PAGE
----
In a press release published at their website, key Obama ally Code Pink  – a group co-founded by one of Obama’s top funders Jodie Evans, announced they were targeting military families for what can only be called psychological abuse by conducting a macabre protest of the war in Afghanistan as the families waited in line to enter the White House grounds.

Is this going to convince anyone to change their minds on the war?  No.  Is this going to save any Iraqi or Afgan lives?  No.  Does this serve any purpose other than emotionally abusing a bunch of innocent kids and proving that Code Pink is fully cowardly attention whores who get their rocks off doing it?  Not a bit. 

 Bunch of fuckin’ assholes. (Obligatory pre-emption to anyone who wants to accuse me of not supporting free speech: I never said anything to suggest that these jackasses should be prevented by the force of law from performing their crap.  But there are similarly no limits to my freedom of speech to call them out on it.)

Evidence? Who needs it?

Once again, a prominent politician has made allegations against the protestors at town hall meetings:

Speaking to CNN’s “State of the Union,” Sen. Dick Durbin, D-Illinois, said: “We have these screaming groups on either side. That isn’t helpful. Let’s be honest about this. Town meetings are not bean bag. I’ve had hundreds of them, and sometimes folks get upset. And that’s part of America, part of our process.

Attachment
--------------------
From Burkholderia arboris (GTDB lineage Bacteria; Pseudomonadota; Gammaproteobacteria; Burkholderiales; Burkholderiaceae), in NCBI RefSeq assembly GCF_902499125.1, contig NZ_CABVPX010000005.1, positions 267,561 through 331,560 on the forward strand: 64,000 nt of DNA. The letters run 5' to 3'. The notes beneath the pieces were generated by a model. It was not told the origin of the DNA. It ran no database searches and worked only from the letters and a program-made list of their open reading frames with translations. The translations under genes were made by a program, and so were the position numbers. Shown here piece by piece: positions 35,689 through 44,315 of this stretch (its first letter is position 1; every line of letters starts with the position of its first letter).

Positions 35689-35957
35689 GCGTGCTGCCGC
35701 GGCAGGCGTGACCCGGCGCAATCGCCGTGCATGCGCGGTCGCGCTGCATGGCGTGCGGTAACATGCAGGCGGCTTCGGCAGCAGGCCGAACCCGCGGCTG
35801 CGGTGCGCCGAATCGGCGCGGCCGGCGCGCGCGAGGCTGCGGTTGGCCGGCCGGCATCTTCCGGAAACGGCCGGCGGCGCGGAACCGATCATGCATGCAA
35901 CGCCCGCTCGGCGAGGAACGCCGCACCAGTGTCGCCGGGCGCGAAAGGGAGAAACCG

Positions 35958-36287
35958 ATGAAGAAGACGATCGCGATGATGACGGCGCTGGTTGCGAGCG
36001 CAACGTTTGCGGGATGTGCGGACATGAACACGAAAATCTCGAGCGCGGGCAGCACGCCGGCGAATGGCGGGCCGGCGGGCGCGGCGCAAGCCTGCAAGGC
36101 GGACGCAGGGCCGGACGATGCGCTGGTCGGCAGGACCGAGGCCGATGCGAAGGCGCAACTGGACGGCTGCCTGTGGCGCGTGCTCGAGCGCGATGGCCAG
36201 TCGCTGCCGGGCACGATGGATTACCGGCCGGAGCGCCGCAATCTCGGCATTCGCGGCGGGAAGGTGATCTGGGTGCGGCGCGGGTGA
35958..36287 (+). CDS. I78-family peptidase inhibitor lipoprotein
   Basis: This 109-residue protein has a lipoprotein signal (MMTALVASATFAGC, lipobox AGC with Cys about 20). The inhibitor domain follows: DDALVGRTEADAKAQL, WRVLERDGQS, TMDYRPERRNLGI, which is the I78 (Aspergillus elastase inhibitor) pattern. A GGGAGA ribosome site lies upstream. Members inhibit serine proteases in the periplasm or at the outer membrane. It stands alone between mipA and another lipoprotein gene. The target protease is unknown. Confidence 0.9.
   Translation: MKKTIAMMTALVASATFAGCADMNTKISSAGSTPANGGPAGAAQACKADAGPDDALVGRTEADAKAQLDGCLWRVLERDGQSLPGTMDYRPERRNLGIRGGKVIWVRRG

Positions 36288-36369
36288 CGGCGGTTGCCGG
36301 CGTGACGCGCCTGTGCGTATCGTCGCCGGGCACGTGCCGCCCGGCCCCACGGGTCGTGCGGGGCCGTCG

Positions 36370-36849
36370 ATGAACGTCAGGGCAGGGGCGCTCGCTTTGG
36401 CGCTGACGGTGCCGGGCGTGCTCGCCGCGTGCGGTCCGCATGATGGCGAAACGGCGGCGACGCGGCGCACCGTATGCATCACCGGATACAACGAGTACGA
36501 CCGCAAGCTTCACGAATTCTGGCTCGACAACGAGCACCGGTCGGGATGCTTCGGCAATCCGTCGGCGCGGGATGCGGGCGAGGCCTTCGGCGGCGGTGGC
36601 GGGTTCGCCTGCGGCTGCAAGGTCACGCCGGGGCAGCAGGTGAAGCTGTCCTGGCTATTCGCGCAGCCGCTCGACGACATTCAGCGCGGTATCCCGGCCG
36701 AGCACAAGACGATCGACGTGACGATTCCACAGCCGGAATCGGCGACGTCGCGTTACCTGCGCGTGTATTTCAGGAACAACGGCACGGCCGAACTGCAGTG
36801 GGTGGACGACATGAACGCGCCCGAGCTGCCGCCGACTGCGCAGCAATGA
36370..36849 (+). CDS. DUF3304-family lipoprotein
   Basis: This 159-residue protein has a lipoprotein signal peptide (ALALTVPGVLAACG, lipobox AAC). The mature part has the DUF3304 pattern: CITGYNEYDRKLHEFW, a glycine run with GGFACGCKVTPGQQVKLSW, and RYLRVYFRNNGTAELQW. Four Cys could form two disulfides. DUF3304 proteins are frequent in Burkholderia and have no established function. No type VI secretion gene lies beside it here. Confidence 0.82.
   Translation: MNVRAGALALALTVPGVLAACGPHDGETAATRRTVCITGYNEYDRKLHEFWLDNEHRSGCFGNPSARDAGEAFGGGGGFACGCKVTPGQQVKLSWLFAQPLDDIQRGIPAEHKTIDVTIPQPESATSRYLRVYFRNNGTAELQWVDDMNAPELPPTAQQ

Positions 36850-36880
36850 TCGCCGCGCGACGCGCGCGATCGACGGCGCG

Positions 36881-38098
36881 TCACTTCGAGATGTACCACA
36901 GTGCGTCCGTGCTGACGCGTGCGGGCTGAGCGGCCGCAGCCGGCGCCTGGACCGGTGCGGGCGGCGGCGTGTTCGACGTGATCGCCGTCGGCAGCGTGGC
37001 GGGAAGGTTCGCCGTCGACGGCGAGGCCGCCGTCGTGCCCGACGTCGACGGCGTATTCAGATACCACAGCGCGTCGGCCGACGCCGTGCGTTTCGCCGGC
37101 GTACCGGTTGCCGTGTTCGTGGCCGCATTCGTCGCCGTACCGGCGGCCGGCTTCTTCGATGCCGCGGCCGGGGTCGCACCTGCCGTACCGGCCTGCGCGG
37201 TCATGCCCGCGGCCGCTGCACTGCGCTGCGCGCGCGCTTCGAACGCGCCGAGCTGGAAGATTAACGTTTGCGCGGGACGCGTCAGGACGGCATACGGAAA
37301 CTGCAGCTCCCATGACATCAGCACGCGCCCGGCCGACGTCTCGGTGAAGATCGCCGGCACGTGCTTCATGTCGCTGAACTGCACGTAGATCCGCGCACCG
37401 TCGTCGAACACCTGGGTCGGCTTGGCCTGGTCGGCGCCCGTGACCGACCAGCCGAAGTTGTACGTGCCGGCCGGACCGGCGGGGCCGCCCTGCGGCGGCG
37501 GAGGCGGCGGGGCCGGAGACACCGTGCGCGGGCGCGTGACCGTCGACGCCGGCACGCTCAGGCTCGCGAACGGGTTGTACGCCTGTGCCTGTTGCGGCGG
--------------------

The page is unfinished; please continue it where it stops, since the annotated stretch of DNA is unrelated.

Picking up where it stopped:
“But this is clearly being orchestrated, and these folks have instructions. They come down from a Texas lobbyist in Washington.”

Durbin said that when “there’s a group of people honestly sitting in the middle trying to ask the important questions and get the right answers, and instead someone takes the microphone and screams and shouts to the point where the meeting comes to an end, that isn’t dialogue, that isn’t the democratic process.

“We need to respect free speech, but we need to respect one another’s rights to free speech, too. When these people come in just to disrupt the meetings, no, that isn’t right,” Durbin said.

Does Senator Durbin offer any evidence to support that these protests are “clearly orchestrated?”  Has anyone, in any form of the media, asked any of the people making these allegations to support them in any way?  If so, I haven’t seen or heard it.

It doesn’t even have to be a rude question.  At this point, I’d happily settle for a “Oh, why do you think that?”  But no one even asks for that.  “Clearly orchestrated,” well, that’s good enough for me!